The Customer Experience Curve is an incredibly useful framework which can help you identify critical moments that make or break the brand experience. This framework, also known as the Customer Journey Map, is essentially a timeline which illustrates the highlights and obstacles your customers encounter while “consuming” your event.
A well-executed Customer Journey Map will help you uncover problematic areas by visualising the entire end-to-end journey of your event participants.
Here are a few guidelines on how to map the customer experience and why it is important to do so:
Identifying the touchpoints
Touchpoints, also called moments of truth, are the points of interaction between the customer and the business offering. In the context of events, it is any point of interaction with your company, your staff and other attendees, from hearing about the event, getting registered, attending, to filling out the satisfaction survey and receiving photos from the event.
Here are some important touchpoints you may want to consider:
- Promotional activities
- Website navigation
- Ticket purchase
- Hotel facilities
- Shuttle / Transfers
- Registration & Seating
- Simultaneous translation
- Coffee breaks
- Cocktail / Gala
- Post-event communication
Tip: When identifying the touchpoints, it is a good idea to consult with actual attendees. Otherwise you risk to emphasise points of lesser importance to your guests and as a result, your curve will not correspond to the real participant experience. The data can be collected after the event, along with the satisfaction survey or better yet, during the event, by designated attendees under cover – something like mystery shoppers – who would have the freedom to choose their own touchpoints according to their unique experiences.
Creating the Experience Grid
The Experience Grid pinpoints the moments of truth before, during and after the event as well as the relevant importance of each touchpoint. This grid allows you to draw the curve and ultimately visualise the participant’s journey.
The grid consists of two axes – the horizontal contains the chosen touchpoints in chronological order and the vertical represents the level of satisfaction. The touchpoints also vary in size which represents their relative importance. The example below is for a typical two-day conference with educational sessions and a gala dinner.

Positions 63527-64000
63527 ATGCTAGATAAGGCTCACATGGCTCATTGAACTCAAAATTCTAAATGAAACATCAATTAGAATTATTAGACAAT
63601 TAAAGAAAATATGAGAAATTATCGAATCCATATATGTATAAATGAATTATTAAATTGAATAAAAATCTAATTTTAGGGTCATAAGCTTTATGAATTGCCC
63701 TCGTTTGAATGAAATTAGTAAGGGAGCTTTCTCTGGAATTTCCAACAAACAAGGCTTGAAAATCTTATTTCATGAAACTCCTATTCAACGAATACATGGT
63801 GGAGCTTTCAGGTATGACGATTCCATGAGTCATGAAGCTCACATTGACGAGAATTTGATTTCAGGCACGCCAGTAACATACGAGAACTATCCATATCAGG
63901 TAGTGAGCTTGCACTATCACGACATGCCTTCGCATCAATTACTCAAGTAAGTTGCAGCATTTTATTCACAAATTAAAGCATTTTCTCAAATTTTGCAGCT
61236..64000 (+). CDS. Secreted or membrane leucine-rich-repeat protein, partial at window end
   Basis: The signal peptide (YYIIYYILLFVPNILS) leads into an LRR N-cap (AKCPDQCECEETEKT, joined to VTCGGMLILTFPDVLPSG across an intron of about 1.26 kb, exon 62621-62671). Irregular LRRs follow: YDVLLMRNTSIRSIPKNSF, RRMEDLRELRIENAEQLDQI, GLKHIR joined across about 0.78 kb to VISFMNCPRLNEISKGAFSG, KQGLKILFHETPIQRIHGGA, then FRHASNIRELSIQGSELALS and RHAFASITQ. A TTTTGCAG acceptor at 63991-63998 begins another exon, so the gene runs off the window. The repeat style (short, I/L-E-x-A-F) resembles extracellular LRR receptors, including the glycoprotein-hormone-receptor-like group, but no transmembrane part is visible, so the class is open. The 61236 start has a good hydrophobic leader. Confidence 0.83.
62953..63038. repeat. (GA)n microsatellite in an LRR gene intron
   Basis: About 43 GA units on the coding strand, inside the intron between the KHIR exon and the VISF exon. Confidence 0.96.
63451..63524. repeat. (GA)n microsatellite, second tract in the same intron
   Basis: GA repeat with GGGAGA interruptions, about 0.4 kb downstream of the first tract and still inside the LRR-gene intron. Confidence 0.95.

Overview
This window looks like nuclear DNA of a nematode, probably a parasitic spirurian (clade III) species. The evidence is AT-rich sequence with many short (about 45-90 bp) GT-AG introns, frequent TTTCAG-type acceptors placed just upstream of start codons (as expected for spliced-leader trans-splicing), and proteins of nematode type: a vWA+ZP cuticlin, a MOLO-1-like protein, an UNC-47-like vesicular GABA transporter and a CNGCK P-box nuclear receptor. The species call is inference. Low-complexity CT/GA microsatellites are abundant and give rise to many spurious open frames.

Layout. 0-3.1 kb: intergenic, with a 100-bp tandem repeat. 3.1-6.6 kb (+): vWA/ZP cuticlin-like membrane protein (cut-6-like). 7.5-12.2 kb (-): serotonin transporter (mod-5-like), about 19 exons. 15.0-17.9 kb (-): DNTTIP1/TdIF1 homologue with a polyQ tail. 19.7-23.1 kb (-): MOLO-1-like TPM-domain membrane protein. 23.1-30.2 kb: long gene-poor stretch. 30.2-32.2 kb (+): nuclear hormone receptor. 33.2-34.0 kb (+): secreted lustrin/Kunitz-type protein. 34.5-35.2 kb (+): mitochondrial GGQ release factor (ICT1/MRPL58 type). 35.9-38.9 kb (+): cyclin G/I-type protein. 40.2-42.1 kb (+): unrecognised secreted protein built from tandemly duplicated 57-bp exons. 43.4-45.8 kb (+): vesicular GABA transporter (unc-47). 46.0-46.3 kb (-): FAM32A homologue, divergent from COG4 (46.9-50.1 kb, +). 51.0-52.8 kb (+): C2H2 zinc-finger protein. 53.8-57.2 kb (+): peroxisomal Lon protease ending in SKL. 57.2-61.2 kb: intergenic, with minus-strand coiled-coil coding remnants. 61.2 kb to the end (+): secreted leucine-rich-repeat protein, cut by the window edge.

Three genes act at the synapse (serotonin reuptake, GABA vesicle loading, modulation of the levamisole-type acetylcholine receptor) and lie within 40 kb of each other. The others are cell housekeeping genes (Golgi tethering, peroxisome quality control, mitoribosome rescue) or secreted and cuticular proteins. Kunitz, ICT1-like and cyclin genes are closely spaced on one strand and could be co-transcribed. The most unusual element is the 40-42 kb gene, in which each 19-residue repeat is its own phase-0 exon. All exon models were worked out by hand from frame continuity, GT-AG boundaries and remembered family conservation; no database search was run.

Obviously, the length of your curve will depend on the number of touchpoints and the duration of the event as well as on the relative importance you have assigned to each touchpoint.
Tip: Knowing your customer base is very important when drawing the Experience Grid. Recognising that your customers are not created equal and using segmentation will go a long way once you collect the data and attempt to interpret the results.
Drawing the Experience Curve
The Experience Curve is formed by pinpointing the guest’s satisfaction level at each touchpoint and then linking the points to form a continuum. This provides a visual representation of the journey. In our example below, the Experience Curve shows a pretty satisfied attendee overall, even though there are a couple of low points along the journey.
It is important to note that almost every attendee would be dissatisfied at one point or another before, during or after the event. Naturally, the registration fee is often a source of complaints. However, high-quality content and services tend to make up for the perceived high price. Another challenging area is the catering. More often than not, people tend to remember if the food was bad and to forget if it was really good.
Tip: Keeping in mind that it is virtually impossible to have a flat curve at the highest satisfaction level, it is preferable to maintain high scores overall and to conclude on a positive note. If the last impression of your event was a good one, you are more likely to have a satisfied attendee and vice versa.
You can document the customer journey in many different ways – through sketching, online or with a mobile app.
Mobile ethnography is used in service design when the experience of people in real time is of great importance. In tourism, for example, mobile ethnography is gaining in importance allowing travellers to evaluate different tourist services. One obvious advantage of using an app to evaluate the customer journey is to record direct user feedback and genuine reactions instead of asking people to recall their experiences and giving feedback afterwards. These apps also allow users to document their experiences through comments, photos, audio and video footage.
Examples: ExperienceFellow, Indeemo, Touchstone Research, ethos, Over The Shoulder
Whatever medium you choose, the Customer Journey framework is a great way to visually represent how people perceive your event products and services. This will help you to see the experience through the participants’ eyes and craft truly user-centric events.